Erik Severinghaus

Vice President, Personalization

How Netflix Predicts What You Want to Binge Watch

Personalization is becoming a standard part of daily activities, from the songs on your morning playlist and the news articles you see, to the digital ads you are served and the product, book, and (online) friend recommendations you receive. Behind all of these experiences is a blend of man and machine, taking in customers’ information and continuing to refine and provide an improved and relevant experience based on those insights.  

With an increasing amount of data available to marketers and the growing number of touch points individuals have with brands, tailored experiences are no longer a nice-to-have; individuals expect brands to understand what their needs are and deliver on them. 

Below are a few examples of unique and inventive ways companies are blending man and machine to provide accurate and impactful customer experiences. 

 


Pandora uses years of data + a human ear. 


Pandora not only has a 10-year-old collection of millions of users’ listening patterns, but it also uses a sophisticated classification system called the Music Genome Project. A team of trained musicologists – who are first required to pass a selective screening process and complete intensive training in the Music Genome’s precise methodology – analyze songs using up to 450 musical characteristics. These qualities and attributes make up a song’s musical identity and are each assigned a value that ties into an algorithm. This algorithm enables Pandora to deliver a personalized station, based on an individual’s musical preferences, that serves music they are most likely to love. 

 


Netflix blends film experts + consumer behavior. 


Netflix also uses a form of machine learning to generate recommendations based on viewer behavior. Each year from 2006 to 2009, the company held a competition for the best collaborative filtering algorithm. Participating developers across the country created algorithms that predicted grades based on a training dataset and contributed to the algorithms that Netflix still uses today.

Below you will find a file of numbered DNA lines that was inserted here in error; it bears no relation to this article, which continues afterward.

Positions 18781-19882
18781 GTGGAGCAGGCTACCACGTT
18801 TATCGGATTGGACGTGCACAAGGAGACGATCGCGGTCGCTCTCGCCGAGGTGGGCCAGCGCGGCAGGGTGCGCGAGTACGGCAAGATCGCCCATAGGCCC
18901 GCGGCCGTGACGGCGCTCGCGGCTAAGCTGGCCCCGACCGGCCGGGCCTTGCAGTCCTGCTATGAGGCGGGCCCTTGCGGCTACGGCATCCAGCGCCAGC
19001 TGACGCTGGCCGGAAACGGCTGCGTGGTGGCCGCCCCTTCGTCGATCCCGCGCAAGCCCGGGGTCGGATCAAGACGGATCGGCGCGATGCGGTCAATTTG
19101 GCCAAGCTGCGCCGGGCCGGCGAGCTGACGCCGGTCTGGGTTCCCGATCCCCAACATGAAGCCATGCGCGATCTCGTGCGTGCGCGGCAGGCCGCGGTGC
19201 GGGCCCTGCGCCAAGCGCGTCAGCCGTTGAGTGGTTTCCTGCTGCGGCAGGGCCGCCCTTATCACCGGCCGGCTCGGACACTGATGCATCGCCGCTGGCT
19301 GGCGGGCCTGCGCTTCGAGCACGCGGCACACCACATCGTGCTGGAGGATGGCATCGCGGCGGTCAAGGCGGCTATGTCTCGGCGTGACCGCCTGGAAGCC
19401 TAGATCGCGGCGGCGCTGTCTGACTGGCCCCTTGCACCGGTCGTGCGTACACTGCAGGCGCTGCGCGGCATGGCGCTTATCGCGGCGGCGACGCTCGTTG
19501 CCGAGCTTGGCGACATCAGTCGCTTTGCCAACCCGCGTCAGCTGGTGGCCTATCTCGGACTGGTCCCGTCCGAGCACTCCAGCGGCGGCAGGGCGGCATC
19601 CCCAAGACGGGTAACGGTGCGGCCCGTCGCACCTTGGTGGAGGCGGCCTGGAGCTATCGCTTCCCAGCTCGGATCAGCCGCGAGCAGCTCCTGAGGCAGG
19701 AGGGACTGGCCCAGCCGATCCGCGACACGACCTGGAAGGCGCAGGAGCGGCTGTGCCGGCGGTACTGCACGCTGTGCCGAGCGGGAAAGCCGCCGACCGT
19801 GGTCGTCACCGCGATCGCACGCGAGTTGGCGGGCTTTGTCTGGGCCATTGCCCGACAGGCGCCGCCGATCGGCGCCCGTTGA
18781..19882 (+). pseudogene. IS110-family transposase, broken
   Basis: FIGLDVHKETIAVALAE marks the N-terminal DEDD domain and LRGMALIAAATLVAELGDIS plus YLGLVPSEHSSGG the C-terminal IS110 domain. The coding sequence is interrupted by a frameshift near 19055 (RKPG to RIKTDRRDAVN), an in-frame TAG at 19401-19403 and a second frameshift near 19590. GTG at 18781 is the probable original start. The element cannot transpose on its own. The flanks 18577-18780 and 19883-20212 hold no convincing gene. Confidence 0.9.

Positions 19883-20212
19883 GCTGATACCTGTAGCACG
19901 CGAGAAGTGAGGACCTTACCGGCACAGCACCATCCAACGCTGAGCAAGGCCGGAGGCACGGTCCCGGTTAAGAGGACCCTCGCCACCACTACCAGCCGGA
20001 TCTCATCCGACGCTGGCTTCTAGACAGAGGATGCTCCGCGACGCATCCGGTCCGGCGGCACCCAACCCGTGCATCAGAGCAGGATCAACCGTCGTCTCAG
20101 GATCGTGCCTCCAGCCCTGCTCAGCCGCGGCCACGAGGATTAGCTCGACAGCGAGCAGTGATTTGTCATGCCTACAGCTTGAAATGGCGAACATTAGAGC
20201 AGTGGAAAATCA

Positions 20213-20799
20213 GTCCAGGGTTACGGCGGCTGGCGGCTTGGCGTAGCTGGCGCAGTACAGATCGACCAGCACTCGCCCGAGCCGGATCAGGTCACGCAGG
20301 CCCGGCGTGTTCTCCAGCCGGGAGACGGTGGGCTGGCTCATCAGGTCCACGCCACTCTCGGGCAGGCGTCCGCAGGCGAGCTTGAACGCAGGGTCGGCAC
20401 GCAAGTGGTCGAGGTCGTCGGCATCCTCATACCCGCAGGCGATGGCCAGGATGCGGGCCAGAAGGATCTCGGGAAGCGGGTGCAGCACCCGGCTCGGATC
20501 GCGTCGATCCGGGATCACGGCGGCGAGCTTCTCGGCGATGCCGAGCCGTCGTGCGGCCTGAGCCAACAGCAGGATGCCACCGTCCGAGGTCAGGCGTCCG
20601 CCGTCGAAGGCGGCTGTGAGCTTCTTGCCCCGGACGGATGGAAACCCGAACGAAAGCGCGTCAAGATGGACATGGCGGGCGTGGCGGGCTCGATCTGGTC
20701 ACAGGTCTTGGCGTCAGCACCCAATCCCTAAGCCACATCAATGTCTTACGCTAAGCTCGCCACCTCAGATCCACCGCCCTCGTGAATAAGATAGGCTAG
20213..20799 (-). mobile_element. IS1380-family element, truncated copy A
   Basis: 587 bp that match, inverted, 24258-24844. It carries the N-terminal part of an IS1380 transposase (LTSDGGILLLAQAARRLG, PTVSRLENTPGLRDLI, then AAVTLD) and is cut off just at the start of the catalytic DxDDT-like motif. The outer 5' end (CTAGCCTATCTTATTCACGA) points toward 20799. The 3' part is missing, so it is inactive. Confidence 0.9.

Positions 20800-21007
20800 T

Similar to Pandora’s tactics, Netflix hires film experts to hand-tag movies and shows with specific attributes. From there, the company tracks what users played, rated, and searched for, as well as when they used Netflix and on what device. Combining product information with tracked consumer behavior gives Netflix the ability to recommend shows tailored to an individual’s viewing tastes.

 


Amazon provides relevant recommendations based on past purchases. 


Of course, a discussion about a personalized experience wouldn’t be complete without recognizing the online retail giant, Amazon. On the simplest level, Amazon bases recommendations on past purchases, shopping cart items, rated and liked items, and what similar users have purchased. Amazon describes this process as “item-to-item collaborative filtering,” and the company has used this algorithm to heavily customize the user experience on its site. This algorithm works to show applicable textbooks to college students, baby products to new families, the latest tools to avid gardeners, and other relevant product information to everyone in between. 

 


Transera matches customers to the most compatible agents. 


Taking things offline, we’ve all talked to customer service agents on the phone, yet most people don’t know that data is sometimes used to ensure optimal sales success. Transera, a cloud-based call center solutions company, partners with businesses like The American Red Cross and Aon to ensure each company makes the most of every sales opportunity. This is done by matching individual customers with the agent to whom they are most likely to positively respond. In essence, Transera determines what kind of agent will be the best match for an individual customer to heighten the chances of completing a sale. According to Transera, they “use historical performance data to statistically determine which agents sell best under which circumstances and which customers are most likely to buy when paired with a certain type of agent.” So when you speak to a representative, it’s possible it’s not a random pairing; your past actions may have indicated you’d be best matched to that specific person.

 

Pandora, Netflix, Amazon, and Transera all have one thing in common: their sophisticated use of data, blended with a human touch, creates relevant and timely recommendations for each customer. During a time when developing a personalized experience for a customer is becoming less of an option and more of a requirement, using data effectively helps companies break through noise and stand out among the competition. 

For more information on how you can incorporate personalization into your marketing plans, or enhance your current strategy, reach out to Rise

02/15/2016 at 12:00